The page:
Quote of the Day - The lion and the calf will lay down together, but the calf won't get much sleep.
Insurance Company That Slept On Its Rights Denied Remedy
Once an insurance company rejects a claim, it can't later try to jump into the lawsuit and salvage what may have been a mistake. Zurich insured CalTrans for any negligence arising out of its highway designs. One of those designs apparently led to several deaths and injuries. CalTrans tendered the claim to Zurich, who promptly denied coverage.
During the course of the inevitable wrongful death litigation that arose from that accident, the parties (several years later) realized that there probably was coverage under the policy and elected to settle. For $29 million. CalTrans paid part of that claim and then assigned the remainder of the judgment to the Plaintiffs who were set to sue Zurich and recover just over $27 million.
Zurich, sensing a problem, sought to intervene in the original lawsuit in an attempt to have some effect on the settlement and ultimate judgment it would eventually have to pay. In the case entitled Noya v. A.W. Coulter Trucking, the trial court and appellate court denied Zurich's motion to intervene, saying it was too late. If Zurich had cared that much, the court reasoned, then it should have defended CalTrans in the beginning or tried to become involved much earlier.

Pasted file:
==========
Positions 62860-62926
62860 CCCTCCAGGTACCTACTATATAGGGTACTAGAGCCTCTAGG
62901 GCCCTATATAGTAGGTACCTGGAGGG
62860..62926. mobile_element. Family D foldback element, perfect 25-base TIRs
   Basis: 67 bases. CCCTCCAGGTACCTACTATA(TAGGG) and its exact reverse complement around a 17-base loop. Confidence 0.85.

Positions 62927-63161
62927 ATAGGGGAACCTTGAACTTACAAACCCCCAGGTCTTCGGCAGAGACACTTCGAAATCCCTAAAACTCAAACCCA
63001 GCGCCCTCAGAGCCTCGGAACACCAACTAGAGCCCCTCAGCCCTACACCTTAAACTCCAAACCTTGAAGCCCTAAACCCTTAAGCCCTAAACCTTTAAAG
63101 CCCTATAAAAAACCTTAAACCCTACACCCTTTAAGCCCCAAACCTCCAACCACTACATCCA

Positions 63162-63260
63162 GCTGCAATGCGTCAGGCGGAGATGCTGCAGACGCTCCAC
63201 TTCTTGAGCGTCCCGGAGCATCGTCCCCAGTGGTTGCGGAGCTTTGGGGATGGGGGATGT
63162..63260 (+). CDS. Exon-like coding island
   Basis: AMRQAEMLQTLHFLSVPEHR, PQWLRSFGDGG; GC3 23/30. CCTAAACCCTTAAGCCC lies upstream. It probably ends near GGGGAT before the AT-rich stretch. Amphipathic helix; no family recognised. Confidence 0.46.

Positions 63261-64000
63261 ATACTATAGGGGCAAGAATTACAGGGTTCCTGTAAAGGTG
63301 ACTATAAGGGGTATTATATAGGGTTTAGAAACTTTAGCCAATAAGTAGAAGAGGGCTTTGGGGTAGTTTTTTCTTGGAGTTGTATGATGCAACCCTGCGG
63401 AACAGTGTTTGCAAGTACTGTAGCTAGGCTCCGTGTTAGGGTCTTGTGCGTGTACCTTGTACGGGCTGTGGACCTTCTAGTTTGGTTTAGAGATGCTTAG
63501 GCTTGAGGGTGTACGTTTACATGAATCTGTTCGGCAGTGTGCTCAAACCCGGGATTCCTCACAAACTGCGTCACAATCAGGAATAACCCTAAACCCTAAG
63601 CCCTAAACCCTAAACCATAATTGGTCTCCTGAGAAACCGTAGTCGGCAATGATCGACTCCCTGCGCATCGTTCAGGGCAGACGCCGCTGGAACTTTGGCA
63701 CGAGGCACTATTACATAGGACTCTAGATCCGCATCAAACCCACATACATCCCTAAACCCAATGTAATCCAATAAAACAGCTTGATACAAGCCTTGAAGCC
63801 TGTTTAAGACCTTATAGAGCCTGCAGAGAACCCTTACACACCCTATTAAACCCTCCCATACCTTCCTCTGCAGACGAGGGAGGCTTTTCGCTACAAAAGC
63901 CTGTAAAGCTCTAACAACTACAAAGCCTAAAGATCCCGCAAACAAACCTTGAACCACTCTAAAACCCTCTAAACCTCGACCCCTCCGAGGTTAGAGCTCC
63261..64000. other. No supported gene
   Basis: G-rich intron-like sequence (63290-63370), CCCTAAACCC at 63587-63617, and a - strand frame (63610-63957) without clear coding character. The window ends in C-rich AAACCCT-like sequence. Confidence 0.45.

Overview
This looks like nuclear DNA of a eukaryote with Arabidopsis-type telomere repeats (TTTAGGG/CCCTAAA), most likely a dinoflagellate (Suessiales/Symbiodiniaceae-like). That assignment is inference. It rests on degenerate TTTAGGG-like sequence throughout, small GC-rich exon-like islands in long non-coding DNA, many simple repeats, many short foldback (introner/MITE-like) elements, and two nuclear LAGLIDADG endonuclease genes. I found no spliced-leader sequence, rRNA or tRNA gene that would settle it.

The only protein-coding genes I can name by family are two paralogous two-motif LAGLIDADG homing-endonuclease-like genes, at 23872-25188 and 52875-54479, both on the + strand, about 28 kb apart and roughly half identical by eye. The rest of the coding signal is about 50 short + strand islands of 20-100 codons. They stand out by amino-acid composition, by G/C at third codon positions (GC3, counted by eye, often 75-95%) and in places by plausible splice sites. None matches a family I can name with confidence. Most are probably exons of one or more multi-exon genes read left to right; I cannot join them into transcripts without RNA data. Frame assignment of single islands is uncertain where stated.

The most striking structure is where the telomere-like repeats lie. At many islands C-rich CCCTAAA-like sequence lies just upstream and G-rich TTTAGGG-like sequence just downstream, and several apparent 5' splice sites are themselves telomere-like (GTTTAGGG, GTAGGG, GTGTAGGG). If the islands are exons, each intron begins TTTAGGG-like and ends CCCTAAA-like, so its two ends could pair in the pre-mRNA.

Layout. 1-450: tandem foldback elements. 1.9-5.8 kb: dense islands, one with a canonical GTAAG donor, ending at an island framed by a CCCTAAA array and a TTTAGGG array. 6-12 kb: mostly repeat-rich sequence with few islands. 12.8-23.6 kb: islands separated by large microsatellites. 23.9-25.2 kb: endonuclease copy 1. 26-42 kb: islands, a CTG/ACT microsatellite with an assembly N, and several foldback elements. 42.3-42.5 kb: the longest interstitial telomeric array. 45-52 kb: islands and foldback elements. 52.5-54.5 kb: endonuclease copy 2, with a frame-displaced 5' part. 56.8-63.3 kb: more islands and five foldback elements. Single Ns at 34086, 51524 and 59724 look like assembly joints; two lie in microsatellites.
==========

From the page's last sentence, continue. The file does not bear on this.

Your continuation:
Just goes to show you. When money matters, insurance companies pay attention. It will be an expensive lesson to learn.
Bodily Injury Excluded From Residential Real Estate Arbitration Requirement
So you bought a house. Everything is great until you've been there awhile, and you start finding that you're sick, and you think it's due to the house. You want to sue, but you read the purchase agreement and see that it contains a mediation/arbitration clause. Those provisions are in the standard California Association of Realtor contract, typically used to buy a house here in California.
Do you have to mediate?
Not according to this recent opinion, Gravillis v. Coldwell Banker, which limits those provisions to contractual claims arising out of the purchase, and excludes claims for bodily injury. You can go straight to court and don't have to arbitrate.
Court Rules Insurance Reserves Discoverable In Bad Faith Cases
When an insurance carrier initially receives a claim from its insured, it typically sets a "reserve" of money that it anticipates it may have to pay to satisfy the claim. These reserves are required by many insurance commissioners, and particularly here in California. That way, the state can be assured that the insurance company is adequately capitalized to handle the amount of insurance that it issues to its policyholders.